If you're seeing this message, it means we're having trouble loading external resources on our website.

If you're behind a web filter, please make sure that the domains *.kastatic.org and *.kasandbox.org are unblocked.

Main content

Arrival of a Portuguese ship

Enlarge this image. Arrival of a Portuguese ship, one of a pair (Nanban screens), Six panel folding screen, 1620–1640. Japan. Ink, colors, and gold on paper. Courtesy of the Asian Art Museum, The Avery Brundage Collection, B60D77+.
In 1543, three Portuguese travelers aboard a Chinese ship drifted ashore on Tanegashima, a small island near Kyushu. They were the first Europeans to visit Japan. In 1548, Francis Xavier, a Jesuit, arrived from Goa to introduce Christianity to the Japanese. Thereafter a stream of Portuguese traders and Jesuit missionaries came to Japan. The Japanese called them nanban (southern barbarians) because they sailed to Japan from the south. Portuguese merchants brought tin, lead, gold, silk, and wool and cotton textiles, among other goods, to Japan, which exported swords, lacquer ware, silk, and silver.
Portuguese trade with Japan prospered until 1641, when Christianity was banned by the Japanese government, and Portuguese traders were replaced by the Dutch, who did not engage in missionary work. The Dutch and Chinese had exclusive trade rights with Japan until 1859, when five nations-the United States, England, France, Russia, and Netherlands began commercial relations with Japan.
The Japanese were fascinated by the Portuguese because of their ships, exotic appearance, costumes, language, and merchandise. They depicted these foreigners in great detail in paintings and screens. This work portrays the arrival of a Portuguese ship at the port of Nagasaki. On the left are the captain and his crew, who have just landed; some cargo is still being unloaded. On the right, they are proceeding to a Christian church. At its entrance, Jesuit priests welcome the party. Some Japanese townsfolk are observing them curiously.

Want to join the conversation?

  • leafers tree style avatar for user Evren Sasmazer
    How did the Japanese first respond to the Portuguese trying to teach them about Christianity?
    (4 votes)
    Default Khan Academy avatar avatar for user
    • aqualine tree style avatar for user David Alexander
      The first known appearance of organized Christianity in Japan was the arrival of the Portuguese Catholics in 1549. Francis Xavier arrived in Japan with three Japanese Catholic converts intending to start a church in the Nagasaki area. The local Japanese people initially assumed that the foreigners were from India and that Christianity was a new "Indian faith". These mistaken impressions were due to already existing ties between the Portuguese and India; the Indian city of Goa was a central base for Portuguese India at the time, and a significant portion of the crew on board their ships were Indian Christians.[28] Later on, the Roman Catholic missionary activities were exclusively performed by Portuguese-sponsored Jesuits and Spanish-sponsored mendicant orders, such as the Franciscans and Dominicans. Francisco Xavier (a Catholic Saint),[29] Cosme de Torres (a Jesuit priest), and John Fernandez were the first who arrived in Kagoshima with hopes to bring Christianity to Japan. Xavier and the Jesuit order was held in good esteem and his efforts seemed to have been rewarded with a thriving community of converts.[30] At baptism, these converts were given Portuguese "Christian names" and encouraged to adopt Western culture. This practice contributed to suspicions that the converts were in reality foreign agents working to subvert social order.[note 1][30] Under Oda Nobunaga, the Jesuits enjoyed the favor of the shogunate, but the situation began to change once Toyotomi Hideyoshi's suspicions were aroused against Christianity.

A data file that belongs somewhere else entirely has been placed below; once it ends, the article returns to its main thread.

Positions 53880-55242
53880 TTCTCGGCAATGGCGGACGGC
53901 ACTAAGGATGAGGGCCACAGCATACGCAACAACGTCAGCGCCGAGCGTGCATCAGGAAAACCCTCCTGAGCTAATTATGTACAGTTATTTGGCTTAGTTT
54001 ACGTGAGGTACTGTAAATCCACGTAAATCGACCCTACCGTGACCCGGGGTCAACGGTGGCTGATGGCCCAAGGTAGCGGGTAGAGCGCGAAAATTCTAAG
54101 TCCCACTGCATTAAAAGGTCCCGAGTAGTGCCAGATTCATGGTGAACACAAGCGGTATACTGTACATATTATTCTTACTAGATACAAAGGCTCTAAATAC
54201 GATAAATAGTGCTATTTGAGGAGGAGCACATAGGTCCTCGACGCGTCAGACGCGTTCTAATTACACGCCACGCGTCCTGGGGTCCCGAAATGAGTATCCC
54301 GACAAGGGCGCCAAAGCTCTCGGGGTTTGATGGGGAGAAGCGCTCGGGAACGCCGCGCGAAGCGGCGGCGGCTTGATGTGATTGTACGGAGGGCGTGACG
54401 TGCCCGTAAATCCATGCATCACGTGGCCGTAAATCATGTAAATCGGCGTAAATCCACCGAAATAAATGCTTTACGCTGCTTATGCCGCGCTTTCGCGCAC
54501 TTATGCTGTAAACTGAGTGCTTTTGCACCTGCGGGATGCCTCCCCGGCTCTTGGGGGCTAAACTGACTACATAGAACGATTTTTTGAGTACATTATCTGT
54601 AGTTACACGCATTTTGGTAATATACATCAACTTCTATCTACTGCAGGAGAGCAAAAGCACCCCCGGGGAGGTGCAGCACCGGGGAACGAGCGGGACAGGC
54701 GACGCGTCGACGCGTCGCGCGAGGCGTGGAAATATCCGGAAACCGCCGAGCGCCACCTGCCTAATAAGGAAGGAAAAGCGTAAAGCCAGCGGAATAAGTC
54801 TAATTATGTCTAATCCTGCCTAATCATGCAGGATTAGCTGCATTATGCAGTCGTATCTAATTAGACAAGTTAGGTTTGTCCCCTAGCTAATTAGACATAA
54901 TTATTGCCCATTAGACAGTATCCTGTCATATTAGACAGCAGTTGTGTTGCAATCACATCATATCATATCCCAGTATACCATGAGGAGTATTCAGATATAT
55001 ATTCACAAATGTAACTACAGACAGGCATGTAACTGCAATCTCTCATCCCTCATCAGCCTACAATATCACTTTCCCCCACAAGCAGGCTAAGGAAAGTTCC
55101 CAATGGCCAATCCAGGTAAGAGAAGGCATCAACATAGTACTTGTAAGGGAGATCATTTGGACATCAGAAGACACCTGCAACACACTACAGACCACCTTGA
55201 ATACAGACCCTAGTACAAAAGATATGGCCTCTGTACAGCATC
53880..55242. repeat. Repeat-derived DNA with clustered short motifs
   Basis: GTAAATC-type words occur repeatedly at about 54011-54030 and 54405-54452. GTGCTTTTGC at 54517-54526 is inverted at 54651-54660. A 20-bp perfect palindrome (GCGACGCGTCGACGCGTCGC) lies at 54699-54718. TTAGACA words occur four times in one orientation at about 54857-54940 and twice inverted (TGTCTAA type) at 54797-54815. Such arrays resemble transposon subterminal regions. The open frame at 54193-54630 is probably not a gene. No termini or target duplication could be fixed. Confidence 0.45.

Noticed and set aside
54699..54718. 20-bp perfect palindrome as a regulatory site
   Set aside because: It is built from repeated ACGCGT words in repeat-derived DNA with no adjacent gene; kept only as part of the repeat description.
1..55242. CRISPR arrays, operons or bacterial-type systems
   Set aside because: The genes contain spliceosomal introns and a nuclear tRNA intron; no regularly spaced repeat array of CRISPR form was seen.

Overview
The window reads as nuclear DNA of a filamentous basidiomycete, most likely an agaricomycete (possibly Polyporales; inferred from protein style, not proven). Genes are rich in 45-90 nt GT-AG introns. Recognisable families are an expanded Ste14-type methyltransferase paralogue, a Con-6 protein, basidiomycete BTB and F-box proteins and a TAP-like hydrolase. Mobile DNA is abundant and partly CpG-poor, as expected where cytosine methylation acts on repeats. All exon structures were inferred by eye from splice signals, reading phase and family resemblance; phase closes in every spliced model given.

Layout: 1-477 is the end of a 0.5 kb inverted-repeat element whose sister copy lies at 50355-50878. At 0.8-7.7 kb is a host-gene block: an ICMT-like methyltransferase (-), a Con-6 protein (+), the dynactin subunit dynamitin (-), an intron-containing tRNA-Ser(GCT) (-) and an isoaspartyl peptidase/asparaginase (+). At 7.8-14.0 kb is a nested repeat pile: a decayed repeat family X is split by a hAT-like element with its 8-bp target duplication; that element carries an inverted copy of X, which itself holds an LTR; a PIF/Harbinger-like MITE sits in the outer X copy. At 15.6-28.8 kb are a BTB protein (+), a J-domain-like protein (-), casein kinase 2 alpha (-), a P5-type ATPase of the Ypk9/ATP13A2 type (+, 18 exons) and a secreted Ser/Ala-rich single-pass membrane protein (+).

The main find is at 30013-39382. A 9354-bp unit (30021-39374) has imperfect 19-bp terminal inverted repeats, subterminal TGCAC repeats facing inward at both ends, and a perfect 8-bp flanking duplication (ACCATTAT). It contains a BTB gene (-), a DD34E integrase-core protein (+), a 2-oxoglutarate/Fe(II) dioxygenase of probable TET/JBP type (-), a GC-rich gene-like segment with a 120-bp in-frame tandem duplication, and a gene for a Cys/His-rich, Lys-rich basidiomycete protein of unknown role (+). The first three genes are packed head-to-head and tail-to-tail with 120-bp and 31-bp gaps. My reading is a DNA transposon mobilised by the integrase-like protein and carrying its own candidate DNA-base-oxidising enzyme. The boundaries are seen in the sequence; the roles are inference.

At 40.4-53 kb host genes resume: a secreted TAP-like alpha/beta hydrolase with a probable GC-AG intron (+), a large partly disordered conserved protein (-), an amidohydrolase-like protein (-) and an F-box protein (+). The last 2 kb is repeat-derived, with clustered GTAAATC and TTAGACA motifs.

https://en.wikipedia.org/wiki/Christianity_in_Japan#Missions_to_Japan
      (2 votes)
  • winston baby style avatar for user Maxmrad
    How did the Europeans affect the Japanese Economy when they first came?
    (2 votes)
    Default Khan Academy avatar avatar for user
  • blobby green style avatar for user francescagardell
    how were the daimyo's life affected by the arrival of the Europeans?
    (1 vote)
    Default Khan Academy avatar avatar for user
    • female robot ada style avatar for user daki.
      The Daimyo was obviously okay with this at first until the missionaries started spreading their religion to the others, this would cause the daimyo to create the exclusion laws so that he could maintain his power as well as keep the main religion of Japan Shintoism.
      (1 vote)
  • blobby green style avatar for user apark25
    how did the Portugese effected the Marchent of Peasant Japanese??
    (1 vote)
    Default Khan Academy avatar avatar for user
  • blobby green style avatar for user Alisha Callahan
    Who was the leader of the military
    (1 vote)
    Default Khan Academy avatar avatar for user
    • aqualine tree style avatar for user David Alexander
      the senior officer or non-commissioned military officer from the ship was the leader. For the non-military side, the captain of the ship was the leader. For the commercial side, the chief of the trading mission was the leader. These three may have all been the same person, wearing three separate "metaphorical" hats.
      (1 vote)
  • blobby green style avatar for user doylem
    What was the response to the Portuguese travellers from the Tanegashima people
    (0 votes)
    Default Khan Academy avatar avatar for user
  • piceratops seedling style avatar for user Zach Kasper
    Who wrote this and is there a link to the original text?
    (0 votes)
    Default Khan Academy avatar avatar for user